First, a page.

Conservation can be a really challenging profession; a lot of times it looks like the battle is already lost. The Andean cat is like my secret weapon, a symbol of that memory of totally blending into nature.
Mongabay: What have conservationists learned from Jacobo?
Palacios: Finding Jacobo was a powerful thing. The researchers and professionals who volunteer for the AGA (Alianza Gato Andino is the Spanish name for the Andean Cat Alliance) have worked together for a long time and we are always facing questions about the cat’s life history: How many kittens do they have? What is the breeding season? What is their phsiology? These are basic questions that we cannot answer because we’ve never had one in captivity to study. Before Jacobo, we didn’t even know the composition of the cat’s blood.
Immediately after Jacobo was found, it was determined the best place to keep him was at the Vesty Pakos State Zoo in La Paz [Bolivia]. They made special enclosures for him, so he wouldn’t get used to humans, and took very good care of him — he even gained a couple of pounds while he was there.
An inter-institutional committee was formed, organized by AGA, to follow up on everything related to Jacobo’s wellbeing. We planned to release him after the winter, when the weather wouldn’t be so harsh. Then he started to show signs of stress in captivity — a giant alert sign that we needed to release him very quickly. It began to feel like an emergency.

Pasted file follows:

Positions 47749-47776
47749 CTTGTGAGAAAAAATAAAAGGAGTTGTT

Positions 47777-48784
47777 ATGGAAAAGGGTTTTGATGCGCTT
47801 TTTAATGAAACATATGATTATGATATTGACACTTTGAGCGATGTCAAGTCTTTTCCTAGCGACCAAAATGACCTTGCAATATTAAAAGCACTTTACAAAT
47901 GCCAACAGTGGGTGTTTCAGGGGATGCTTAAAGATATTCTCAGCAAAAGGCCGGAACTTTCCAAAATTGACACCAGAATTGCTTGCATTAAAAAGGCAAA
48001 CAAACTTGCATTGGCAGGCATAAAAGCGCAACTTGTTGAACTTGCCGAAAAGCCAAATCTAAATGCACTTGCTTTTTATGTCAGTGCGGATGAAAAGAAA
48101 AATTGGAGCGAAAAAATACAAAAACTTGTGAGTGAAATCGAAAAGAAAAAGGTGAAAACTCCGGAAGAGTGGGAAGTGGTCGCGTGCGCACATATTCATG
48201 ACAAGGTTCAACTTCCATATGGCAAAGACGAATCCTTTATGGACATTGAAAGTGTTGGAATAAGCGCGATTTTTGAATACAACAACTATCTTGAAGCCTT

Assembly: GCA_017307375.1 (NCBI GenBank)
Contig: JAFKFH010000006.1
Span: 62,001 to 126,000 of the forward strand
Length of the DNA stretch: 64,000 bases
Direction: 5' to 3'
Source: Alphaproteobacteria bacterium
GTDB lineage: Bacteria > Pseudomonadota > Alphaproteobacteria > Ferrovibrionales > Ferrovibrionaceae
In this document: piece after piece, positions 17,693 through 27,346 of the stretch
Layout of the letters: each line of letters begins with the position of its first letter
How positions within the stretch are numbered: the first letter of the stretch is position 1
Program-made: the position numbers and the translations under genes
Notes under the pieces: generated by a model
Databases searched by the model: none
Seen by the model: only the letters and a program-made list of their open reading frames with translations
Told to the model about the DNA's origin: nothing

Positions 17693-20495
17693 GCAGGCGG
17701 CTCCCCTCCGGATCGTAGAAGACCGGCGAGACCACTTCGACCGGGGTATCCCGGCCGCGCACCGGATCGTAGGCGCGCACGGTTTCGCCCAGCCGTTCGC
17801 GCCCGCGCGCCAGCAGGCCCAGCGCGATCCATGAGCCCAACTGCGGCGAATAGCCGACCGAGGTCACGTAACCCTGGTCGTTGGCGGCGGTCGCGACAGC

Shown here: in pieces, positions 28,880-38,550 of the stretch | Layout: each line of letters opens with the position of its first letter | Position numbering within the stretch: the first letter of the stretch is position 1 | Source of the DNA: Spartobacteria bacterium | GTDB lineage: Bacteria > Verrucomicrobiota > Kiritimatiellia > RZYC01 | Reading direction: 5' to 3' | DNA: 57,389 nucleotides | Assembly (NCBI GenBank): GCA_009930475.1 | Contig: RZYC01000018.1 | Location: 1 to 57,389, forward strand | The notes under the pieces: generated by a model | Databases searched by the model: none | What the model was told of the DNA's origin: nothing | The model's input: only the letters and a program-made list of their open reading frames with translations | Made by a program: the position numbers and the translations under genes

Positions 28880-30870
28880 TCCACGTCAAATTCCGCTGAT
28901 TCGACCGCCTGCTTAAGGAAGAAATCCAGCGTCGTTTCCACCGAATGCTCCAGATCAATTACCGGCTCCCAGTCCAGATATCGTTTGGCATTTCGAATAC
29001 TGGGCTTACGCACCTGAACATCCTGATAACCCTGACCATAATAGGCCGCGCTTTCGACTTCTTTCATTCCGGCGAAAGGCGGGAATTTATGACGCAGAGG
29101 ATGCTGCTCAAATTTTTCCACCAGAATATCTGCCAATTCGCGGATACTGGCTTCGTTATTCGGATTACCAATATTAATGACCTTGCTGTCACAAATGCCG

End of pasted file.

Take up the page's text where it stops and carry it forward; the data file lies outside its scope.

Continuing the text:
Even though we all wanted the same thing, it was hard to work together because people were in different countries and everyone has a “day job” to pay the bills. Also, the release process itself was complex. For example, we needed a blood test to make sure Jacobo was healthy before his release, but there was no lab in Bolivia that could do this, so the sample had to be sent to a specialist in Chile. This required special permits in a short timeframe. After the results came back okay, we needed trucks, release experts and a collar to track him. All of this costs money and — except for the trucks — the AGA financed most of these needed services.